Mr. Hume states the case of miracles to be a contest of opposite improbabilities; that is to say, a question whether it be more improbable that the miracle should be true, or the testimony false : and this I think a fair account of the controversy. But herein I remark a want of argumentative justice, that, in describing the improbability of miracles, he suppresses all those circumstances of extenuation, which result from our knowledge of the ex. istence, power, and disposition of the Deity ; his concern in the creation, the end answered by the miracle, the importance of that end, and its subserviency to the plan pursued in the work of nature. As Mr. Hume has represented the question, miracles are alike incredible to him who is previously assured of the constant agency of a Divine Being, and to him who believes that no such Being exists in the universe. They are equally incredible, whether related to have been wrought upon occasions the most deserving, and for purposes the most beneficial, or for no assignable end whatever, or for an end' confessedly trifling or pernicious. This surely cannot be a correct statement. In adjusting also the other side of the balance, the strength and weight of testimony, this author has provided an answer to every possible accumulation of historical proof by telling us, that we are not obliged to explain how the story of the evidence arose. Now I think that we are obliged; not, per. haps, to show by positive accounts how it did, but by a probable hypothesis how it might, so happen. The existence of the testimony is a phenomenon ; the truth of the fact solves the phenomenon. If we reject this solution, we ought to have some other to rest in ; and none, even by our adversaries, can be admitted, which is not inconsistent with the principles that regulate human affairs and human conduct at present, or which makes men then to have been a different kind of beings from what they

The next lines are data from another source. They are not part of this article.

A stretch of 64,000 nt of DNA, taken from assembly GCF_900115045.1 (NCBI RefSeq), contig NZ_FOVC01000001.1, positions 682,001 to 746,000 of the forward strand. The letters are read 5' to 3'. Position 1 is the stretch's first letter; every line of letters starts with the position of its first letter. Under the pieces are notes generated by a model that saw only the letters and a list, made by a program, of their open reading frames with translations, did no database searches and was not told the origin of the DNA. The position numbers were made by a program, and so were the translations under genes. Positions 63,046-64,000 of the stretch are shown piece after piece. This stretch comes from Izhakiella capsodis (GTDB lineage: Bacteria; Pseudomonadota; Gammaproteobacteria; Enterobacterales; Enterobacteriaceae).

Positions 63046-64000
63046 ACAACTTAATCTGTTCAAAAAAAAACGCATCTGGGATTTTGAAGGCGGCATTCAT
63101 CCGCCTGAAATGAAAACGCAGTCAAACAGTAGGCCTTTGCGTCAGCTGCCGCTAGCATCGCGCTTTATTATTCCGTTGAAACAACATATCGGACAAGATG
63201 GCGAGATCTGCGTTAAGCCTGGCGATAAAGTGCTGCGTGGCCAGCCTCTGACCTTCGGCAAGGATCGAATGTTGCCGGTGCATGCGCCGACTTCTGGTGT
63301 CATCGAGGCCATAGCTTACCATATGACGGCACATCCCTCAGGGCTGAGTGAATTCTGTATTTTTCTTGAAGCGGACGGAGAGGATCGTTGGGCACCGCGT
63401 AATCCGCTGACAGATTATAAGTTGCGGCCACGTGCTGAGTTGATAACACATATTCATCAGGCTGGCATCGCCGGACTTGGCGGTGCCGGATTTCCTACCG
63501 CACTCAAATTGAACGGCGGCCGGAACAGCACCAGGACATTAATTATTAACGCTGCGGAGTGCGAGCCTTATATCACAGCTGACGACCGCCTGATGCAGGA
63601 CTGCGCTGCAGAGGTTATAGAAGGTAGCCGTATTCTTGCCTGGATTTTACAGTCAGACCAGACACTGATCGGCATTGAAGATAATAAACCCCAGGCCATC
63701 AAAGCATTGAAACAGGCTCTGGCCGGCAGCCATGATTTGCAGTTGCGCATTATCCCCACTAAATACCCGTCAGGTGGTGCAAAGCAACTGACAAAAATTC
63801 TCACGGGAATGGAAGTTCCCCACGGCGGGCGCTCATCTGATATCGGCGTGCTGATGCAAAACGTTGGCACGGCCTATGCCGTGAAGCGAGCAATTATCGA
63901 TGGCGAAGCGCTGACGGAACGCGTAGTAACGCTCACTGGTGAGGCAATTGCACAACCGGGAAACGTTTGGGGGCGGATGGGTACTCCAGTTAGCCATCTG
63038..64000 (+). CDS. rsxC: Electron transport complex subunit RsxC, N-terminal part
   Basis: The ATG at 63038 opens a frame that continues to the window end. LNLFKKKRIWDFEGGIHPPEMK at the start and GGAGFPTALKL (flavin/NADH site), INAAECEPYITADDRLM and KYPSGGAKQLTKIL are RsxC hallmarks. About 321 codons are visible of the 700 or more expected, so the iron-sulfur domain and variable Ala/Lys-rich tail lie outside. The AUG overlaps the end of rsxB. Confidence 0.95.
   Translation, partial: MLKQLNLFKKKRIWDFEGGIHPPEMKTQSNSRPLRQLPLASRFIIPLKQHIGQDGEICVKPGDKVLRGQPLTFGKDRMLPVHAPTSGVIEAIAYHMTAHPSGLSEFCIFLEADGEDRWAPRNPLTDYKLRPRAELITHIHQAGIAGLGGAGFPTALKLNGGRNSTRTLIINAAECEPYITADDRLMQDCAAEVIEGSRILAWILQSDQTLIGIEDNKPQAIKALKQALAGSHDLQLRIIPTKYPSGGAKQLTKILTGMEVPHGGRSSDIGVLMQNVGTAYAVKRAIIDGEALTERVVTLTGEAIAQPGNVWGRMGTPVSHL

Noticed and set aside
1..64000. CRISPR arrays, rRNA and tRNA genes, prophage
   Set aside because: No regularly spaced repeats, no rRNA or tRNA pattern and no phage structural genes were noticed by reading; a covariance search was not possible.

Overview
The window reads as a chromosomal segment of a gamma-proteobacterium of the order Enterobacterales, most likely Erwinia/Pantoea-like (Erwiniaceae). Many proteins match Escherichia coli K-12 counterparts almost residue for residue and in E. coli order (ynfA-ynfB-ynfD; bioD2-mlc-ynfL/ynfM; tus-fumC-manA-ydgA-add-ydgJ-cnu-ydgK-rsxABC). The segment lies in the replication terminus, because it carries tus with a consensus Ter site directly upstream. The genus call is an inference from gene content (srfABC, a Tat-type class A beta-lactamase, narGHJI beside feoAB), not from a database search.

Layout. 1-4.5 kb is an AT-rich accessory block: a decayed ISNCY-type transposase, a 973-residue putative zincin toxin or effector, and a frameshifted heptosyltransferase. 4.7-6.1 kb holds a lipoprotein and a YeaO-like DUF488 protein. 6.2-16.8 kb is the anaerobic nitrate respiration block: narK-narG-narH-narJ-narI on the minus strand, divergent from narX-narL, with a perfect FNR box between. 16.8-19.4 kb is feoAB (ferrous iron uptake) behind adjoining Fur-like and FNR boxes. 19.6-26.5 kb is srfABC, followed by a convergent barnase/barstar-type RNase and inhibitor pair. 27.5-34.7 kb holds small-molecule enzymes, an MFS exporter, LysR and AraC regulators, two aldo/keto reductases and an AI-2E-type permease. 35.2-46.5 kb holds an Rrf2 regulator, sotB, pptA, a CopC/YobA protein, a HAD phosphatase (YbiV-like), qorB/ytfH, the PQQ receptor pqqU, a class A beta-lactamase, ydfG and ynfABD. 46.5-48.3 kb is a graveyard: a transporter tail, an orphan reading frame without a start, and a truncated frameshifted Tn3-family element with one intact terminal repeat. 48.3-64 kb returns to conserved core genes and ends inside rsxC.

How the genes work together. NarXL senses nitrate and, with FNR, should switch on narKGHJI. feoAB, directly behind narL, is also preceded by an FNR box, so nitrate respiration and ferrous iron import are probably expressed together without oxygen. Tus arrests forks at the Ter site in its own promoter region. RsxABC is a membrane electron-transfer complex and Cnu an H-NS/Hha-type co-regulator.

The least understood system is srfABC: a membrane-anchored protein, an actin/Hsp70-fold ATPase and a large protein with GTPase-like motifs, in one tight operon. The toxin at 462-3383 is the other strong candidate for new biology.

But the short consideration which, independent,

are now.